Family Research Council (FRC) President Tony Perkins delivered his second annual “State of the Family” address Jan. 11, highlighting the many blows to Christian values in 2015 but declaring optimism for the year to come.
“Many of our nation’s leading politicians and jurists believe that religion is a toxin to public life,” he said. “In the battle over our basic convictions, we see the sidelines are shrinking.”
Perkins noted 2015 began with anxiety over the Supreme Court’s decision on the constitutionality of marriage and ended with two Oregon bakers paying more than $130,000 because they refused to bake a cake for a lesbian wedding.
Kentucky County Clerk Kim Davis joined Perkins as one of his recognized guests. He called Davis one of America’s heroes for freedom and liberty: “Kim stood strong, to the point of spending time in jail.”
Davis faced national scrutiny shortly after the Supreme Court legalized same-sex marriage nationwide because she refused to issue marriage licenses to gay couples. After the American Civil Liberties Union sued, a Kentucky judge ordered Davis to issue the licenses. When she continued to refuse, he sent her to jail. Davis spent five days behind bars.
“It is a battle; it is a battle for every freedom we possess and for every freedom that we want to keep,” Davis told me. “But I have found that my God is a mighty God, and His grace is sufficient.”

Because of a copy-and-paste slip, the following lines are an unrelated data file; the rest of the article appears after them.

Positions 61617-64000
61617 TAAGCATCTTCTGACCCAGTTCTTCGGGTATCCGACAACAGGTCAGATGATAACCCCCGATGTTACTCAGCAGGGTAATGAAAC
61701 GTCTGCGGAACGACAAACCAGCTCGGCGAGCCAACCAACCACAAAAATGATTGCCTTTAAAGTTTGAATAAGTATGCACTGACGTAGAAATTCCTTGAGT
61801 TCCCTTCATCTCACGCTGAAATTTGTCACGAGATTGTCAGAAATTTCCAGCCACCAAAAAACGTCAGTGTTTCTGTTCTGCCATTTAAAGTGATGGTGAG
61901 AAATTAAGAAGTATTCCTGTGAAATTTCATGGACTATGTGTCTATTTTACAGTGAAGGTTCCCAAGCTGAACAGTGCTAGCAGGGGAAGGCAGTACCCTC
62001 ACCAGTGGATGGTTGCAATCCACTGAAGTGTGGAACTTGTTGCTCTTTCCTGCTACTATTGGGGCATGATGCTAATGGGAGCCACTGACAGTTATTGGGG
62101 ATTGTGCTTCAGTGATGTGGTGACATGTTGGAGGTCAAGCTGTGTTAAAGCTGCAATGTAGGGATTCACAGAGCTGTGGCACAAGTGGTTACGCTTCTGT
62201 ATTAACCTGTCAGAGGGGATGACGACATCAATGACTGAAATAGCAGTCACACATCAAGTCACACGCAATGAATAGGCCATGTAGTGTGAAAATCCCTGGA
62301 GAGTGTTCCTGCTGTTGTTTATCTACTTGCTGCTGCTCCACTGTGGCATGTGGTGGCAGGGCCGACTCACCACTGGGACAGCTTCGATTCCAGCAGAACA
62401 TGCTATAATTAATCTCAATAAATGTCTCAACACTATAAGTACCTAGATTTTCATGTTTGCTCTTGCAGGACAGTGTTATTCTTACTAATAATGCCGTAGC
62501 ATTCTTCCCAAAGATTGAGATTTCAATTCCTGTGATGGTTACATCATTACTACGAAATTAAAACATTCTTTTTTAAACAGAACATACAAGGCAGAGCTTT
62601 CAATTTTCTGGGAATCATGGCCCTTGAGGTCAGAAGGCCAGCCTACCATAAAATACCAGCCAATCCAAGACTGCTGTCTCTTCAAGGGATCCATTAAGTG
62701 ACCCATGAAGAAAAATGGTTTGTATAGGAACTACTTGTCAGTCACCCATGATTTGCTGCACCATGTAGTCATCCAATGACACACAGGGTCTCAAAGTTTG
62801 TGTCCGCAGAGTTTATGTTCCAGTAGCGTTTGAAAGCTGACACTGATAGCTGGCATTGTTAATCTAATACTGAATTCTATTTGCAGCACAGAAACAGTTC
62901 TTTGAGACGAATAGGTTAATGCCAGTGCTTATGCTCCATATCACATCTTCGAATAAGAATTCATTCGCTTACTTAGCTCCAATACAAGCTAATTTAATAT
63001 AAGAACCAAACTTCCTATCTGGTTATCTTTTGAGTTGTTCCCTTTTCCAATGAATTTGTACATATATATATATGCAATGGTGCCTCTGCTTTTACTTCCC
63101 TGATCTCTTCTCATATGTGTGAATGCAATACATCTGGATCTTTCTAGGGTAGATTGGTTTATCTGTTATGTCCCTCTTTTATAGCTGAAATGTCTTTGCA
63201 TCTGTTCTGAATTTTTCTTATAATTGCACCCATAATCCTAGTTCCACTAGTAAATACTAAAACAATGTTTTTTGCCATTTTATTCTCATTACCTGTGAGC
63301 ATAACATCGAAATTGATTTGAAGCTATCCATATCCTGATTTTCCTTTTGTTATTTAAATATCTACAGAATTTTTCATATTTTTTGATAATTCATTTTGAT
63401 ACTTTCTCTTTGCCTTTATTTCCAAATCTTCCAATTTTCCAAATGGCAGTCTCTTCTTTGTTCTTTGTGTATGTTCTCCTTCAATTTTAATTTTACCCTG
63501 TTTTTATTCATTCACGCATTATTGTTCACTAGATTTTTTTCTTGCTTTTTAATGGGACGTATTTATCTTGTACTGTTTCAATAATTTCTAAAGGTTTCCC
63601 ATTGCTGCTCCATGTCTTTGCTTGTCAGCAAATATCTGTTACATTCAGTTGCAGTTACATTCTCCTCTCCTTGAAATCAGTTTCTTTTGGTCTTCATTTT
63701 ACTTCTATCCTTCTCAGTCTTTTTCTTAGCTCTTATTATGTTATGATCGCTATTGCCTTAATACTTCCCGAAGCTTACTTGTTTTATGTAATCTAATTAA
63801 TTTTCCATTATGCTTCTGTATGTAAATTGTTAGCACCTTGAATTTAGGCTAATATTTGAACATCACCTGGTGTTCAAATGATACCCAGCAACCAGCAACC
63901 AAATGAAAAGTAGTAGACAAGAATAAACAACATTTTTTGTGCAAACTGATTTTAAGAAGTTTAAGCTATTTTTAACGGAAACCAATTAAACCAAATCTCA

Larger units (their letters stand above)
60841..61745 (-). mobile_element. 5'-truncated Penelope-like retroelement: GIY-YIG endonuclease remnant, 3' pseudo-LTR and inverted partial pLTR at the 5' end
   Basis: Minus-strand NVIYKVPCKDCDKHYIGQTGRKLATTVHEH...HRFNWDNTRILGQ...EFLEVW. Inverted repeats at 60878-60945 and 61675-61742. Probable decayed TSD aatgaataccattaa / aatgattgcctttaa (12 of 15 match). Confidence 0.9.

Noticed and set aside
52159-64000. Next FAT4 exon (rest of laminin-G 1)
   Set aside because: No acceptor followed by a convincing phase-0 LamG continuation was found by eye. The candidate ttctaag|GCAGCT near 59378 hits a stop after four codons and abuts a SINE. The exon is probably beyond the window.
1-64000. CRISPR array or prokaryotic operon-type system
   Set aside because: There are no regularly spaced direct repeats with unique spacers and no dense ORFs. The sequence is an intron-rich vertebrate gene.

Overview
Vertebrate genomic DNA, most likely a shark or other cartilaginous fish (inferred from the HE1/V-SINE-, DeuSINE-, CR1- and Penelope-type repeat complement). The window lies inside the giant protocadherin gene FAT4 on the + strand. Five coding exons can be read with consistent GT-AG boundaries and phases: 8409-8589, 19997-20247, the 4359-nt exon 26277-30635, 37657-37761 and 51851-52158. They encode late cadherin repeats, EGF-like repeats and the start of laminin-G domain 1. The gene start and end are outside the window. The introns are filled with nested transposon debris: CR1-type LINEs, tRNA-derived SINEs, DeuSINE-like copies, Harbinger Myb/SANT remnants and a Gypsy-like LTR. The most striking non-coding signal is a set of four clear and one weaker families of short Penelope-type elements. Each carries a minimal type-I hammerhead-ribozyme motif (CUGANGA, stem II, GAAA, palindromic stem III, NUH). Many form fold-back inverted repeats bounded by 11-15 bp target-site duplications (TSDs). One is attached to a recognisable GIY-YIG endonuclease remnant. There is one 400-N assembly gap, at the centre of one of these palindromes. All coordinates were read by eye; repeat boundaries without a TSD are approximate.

Davis still holds her elected position as county clerk. Last month, newly elected Kentucky Gov. Matt Bevin took executive action to aid Davis and other clerks in her position. His order removed county clerks’ names from marriage licenses, avoiding any conflicts with clerks who said they couldn’t in good conscience sanction same-sex marriage. Davis said Bevin’s order was the accommodation she had asked for from the beginning.
Before Bevin’s election, Davis’ opponents called for her resignation. She ignored the pressure, seeking to retain her national platform.
“A lot of people asked me, ‘Why don’t you quit? Why don’t you just resign?’ If I quit, I lose my voice,” she said.
Perkins called Davis’ actions and Bevin’s executive order a major victory for religious liberty and Christian values.
The FRC event came one day before President Barack Obama’s final State of the Union address. FRC arranged for Davis to attend the speech, along with her attorney, Mat Staver. Jim Obergefell, the plaintiff in the gay marriage ruling, also will attend – as the president’s guest.
Perkins opened his address by rejoicing over the status of America’s pro-life movement. He said in the last five years lawmakers have enacted more than 280 pro-life measures at the state level, a response to America becoming a more pro-life nation.
On Jan. 8, Obama vetoed a bill that would have stripped America’s largest abortion provider, Planned Parenthood, of nearly all its federal funding. Perkins said the president’s decision was disappointing, but he remains confident Planned Parenthood is not out of the woods.
“Rest assured, we will not stop until this forced partnership between taxpayers and Planned Parenthood has ended,” Perkins vowed.